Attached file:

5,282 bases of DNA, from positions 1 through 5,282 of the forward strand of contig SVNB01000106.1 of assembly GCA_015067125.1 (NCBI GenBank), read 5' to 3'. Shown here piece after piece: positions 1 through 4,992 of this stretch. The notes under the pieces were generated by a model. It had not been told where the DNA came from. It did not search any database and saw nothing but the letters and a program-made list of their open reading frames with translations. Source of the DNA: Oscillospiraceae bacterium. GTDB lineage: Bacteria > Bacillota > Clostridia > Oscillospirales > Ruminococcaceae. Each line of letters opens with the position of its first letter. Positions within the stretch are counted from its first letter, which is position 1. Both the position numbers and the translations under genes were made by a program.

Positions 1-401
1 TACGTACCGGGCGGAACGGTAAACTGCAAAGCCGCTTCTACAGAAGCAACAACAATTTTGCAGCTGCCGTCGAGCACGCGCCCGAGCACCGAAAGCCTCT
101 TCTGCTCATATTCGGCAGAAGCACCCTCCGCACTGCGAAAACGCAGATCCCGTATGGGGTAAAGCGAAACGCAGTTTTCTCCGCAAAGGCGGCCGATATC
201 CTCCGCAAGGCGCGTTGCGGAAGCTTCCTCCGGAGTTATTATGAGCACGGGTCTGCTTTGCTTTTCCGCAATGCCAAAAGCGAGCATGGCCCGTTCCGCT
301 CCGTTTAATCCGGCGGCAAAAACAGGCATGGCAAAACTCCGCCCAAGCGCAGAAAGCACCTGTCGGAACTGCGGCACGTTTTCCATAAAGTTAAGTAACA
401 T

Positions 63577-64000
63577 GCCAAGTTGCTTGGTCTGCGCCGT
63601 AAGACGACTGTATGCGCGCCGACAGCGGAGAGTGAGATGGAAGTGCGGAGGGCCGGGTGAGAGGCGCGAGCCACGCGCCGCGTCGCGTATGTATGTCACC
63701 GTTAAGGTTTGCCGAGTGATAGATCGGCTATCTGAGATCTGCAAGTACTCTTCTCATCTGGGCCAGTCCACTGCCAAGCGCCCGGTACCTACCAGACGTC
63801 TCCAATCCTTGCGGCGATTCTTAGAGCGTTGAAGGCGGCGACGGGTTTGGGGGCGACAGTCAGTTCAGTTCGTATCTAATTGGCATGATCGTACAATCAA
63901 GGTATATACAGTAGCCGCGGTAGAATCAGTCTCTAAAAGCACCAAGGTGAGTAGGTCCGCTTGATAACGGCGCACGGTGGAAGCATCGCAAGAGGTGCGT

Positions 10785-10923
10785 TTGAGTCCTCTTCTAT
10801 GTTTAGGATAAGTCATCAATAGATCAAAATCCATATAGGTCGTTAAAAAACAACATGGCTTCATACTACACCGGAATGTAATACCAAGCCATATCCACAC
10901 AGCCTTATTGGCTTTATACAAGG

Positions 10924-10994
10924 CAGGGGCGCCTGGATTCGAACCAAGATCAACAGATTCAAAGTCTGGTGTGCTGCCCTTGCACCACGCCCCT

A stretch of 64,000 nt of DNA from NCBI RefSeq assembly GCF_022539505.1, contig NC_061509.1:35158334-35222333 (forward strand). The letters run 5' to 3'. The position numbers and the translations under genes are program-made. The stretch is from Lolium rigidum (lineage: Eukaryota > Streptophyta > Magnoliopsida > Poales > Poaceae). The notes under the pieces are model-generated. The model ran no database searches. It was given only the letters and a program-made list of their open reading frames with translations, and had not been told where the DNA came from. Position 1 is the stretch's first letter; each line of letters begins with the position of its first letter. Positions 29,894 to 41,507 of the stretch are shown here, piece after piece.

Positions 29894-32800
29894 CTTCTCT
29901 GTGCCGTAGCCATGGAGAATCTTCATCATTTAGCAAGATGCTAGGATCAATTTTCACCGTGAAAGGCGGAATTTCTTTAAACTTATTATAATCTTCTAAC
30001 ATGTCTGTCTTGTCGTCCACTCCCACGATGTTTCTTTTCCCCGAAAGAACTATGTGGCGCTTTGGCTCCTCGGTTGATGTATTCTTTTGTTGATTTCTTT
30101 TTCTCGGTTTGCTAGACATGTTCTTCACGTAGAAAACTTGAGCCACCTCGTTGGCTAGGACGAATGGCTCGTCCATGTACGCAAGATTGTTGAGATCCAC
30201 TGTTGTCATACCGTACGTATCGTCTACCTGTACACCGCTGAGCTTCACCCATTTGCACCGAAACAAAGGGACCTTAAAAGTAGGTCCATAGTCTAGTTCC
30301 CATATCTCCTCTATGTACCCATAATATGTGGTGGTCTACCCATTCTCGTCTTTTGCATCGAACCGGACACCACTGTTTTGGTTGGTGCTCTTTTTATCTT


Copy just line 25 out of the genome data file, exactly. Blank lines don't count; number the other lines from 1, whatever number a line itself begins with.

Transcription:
30101 TTCTCGGTTTGCTAGACATGTTCTTCACGTAGAAAACTTGAGCCACCTCGTTGGCTAGGACGAATGGCTCGTCCATGTACGCAAGATTGTTGAGATCCAC